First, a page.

No matter which of his duct-taped defenders U.S. coach Bob Bradley decides to start, he has to figure out a way to stop arguably the second-most dangerous attacker behind You Know Who in the World Cup. For his part, the pit-bullish Rooney must surely be snorting at the prospect of facing a backline that couldn't handle a cold beer on a hot day.
So here's an idea, Bob: Why not tell your team to hack away at Rooney's legs and ankles until he loses his cool (even with his new-found maturity, it shouldn't take longer than about 27 seconds) and channels his inner Merseyside? We saw Rooney's favorite means of payback in 2006, a sly stomp on an opponent (stand up -- if you can -- Ricardo Carvalho) that led to his ejection. And though he has demonstrated more control of his innate fury in recent months, he is still only one reckless challenge away from a red card.
Meanwhile, at the other end, El Landito can renew acquaintances with the former Mr. Cheryl Cole (aka Ashley, who plays left back). Donovan both schooled and injured Cole when Everton last played Chelsea. Of course, England has far more talented players -- Frank Lampard, Steven Gerrard, rising star James Milner -- than the U.S., so the question becomes: Will class trump athleticism and fighting spirit? On the other hand, does the name Joe Gaetjens mean anything to you? If Rooney implodes, and Tim Howard has a monster game in goal, the U.S. could pull a point from this key matchup. And a Democrat could win in Utah. -- DH
Will this foursome murder the group of death?
At every World Cup, there is a group that is endlessly hyped as THE GROUP OF DEATH ahead of time (see Group G) and a stealthier one that is awarded the moniker retrospectively. This asphyxiating foursome in Group D will be it. Serbia's rugged defenders Nemanja Vidic and Neven Subotic (who played for the U.S. at the under-17 and under-20 level) provide the team with the confidence to foray forward in search of goals. The Socceroos are determined to prove to the world just how much a grudge (born of the controversial manner of their injury-time exit at the last World Cup) can motivate an ornery Australian. Ghana will surely be hampered by the loss of the dynamic Michael Essien, but it is a young and talented squad.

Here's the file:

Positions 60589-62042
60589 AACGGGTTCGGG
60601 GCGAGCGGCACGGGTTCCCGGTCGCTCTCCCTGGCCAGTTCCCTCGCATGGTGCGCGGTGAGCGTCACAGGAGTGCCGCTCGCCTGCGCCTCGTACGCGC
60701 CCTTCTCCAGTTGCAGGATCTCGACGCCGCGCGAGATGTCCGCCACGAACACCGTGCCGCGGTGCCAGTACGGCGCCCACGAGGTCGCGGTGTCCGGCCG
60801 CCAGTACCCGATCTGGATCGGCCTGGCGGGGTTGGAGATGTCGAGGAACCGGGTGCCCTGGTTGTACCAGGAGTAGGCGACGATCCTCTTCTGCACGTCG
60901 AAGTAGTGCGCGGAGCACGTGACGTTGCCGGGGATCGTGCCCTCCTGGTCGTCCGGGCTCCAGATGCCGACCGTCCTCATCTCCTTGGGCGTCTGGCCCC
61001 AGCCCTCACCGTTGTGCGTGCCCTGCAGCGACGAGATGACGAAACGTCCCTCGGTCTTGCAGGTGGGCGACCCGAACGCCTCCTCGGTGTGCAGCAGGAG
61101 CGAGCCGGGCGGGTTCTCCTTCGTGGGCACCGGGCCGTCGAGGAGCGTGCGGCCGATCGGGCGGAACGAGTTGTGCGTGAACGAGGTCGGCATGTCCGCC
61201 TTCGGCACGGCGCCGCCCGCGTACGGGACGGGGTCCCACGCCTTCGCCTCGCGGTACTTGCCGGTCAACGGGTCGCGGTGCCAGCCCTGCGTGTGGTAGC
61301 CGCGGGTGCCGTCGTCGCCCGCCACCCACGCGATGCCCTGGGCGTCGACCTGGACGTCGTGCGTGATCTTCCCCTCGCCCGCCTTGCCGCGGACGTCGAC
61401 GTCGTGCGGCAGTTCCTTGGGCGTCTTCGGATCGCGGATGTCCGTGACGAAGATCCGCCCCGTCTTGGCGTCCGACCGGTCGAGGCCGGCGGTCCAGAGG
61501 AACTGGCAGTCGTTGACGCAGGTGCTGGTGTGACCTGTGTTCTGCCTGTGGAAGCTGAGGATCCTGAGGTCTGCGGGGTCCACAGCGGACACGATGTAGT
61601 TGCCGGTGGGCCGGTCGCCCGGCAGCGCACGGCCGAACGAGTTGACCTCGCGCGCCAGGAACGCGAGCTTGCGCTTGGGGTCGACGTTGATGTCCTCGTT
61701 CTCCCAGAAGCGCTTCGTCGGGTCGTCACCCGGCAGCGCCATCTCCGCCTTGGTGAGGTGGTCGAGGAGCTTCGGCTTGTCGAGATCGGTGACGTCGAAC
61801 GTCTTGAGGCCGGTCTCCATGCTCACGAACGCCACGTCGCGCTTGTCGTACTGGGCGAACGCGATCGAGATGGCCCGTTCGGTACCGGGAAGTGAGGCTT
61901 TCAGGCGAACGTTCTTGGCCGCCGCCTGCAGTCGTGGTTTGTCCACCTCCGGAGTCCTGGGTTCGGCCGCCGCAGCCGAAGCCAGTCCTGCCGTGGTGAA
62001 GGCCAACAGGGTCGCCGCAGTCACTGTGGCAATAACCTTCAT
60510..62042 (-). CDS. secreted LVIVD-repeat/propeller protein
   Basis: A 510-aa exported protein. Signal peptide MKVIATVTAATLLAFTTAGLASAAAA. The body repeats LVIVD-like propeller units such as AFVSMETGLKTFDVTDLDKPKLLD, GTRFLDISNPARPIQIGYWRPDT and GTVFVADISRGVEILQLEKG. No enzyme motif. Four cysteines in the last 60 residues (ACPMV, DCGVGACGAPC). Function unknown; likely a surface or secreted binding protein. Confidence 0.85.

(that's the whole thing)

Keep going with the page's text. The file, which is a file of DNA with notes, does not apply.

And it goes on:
Germany is favored but will have to draw on all of its clichéd clinical efficiency to emerge unscathed. The squad's midfield is depleted by injury and its defense has seemed uncharacteristically brittle at times. The loss of Michael Ballack to Kevin Prince Boateng's reckless lunge in the English FA Cup final has set up one of the most fascinating subplots of the tournament. Boateng is on the Ghanian squad, which will take on the Germans in the final game of the opening round. If he is selected, will Germany take its eye off the ball and focus on revenge, even persuading Boateng's brother, German defender Jerome, to give him a good kicking? Tune in June 23 to glimpse the possibility of the greatest act of brother-on-brother violence since Cain and Abel. -- RB
Are the Dutch the Buffalo Bills of the World Cup?
Runner-up in both 1974 and 1978, the Clockwork Oranje haven't come close to hoisting the Jules Rimet trophy in 32 years. This is despite producing some of the world's most phenomenal players, including Dutch masters Johan Cruyff, Marco van Basten and Dennis Bergkamp. The Dutch may have invented Total Football, but for decades the country hasn't had a clue about Total Chemistry. 2010 looks to be no different: electric midfielders Arjen Robben (if healthy) and Wesley Sneijder should provide sniper Robin van Persie with more than enough goal-scoring ammunition, as they did so ruthlessly during Holland's perfect 8-0 run in qualifying.
But Sneijder is prone to sullen, angry moods (think T.O. but balder) and van Persie did his bit to foster team harmony by recently lashing out at fellow striker Dirk Kuyt, saying the Liverpool workhorse doesn't even deserve to be on the field. Besides its dysfunctional locker room, the Dutch defense, anchored by 35-year-old captain Giovanni van Bronckhorst, tends to crumble faster than a stale piece of Gouda. And, of course, Dutch tradition is replete with big-game chokes (see Holland vs. Russia in the 2008 European Championships) that dwarf even the auto-asphyxiating efforts of mighty England. It all points to another swashbuckling but ultimately doomed World Cup performance for soccer's favorite almost-but-not-quite-champions. -- DH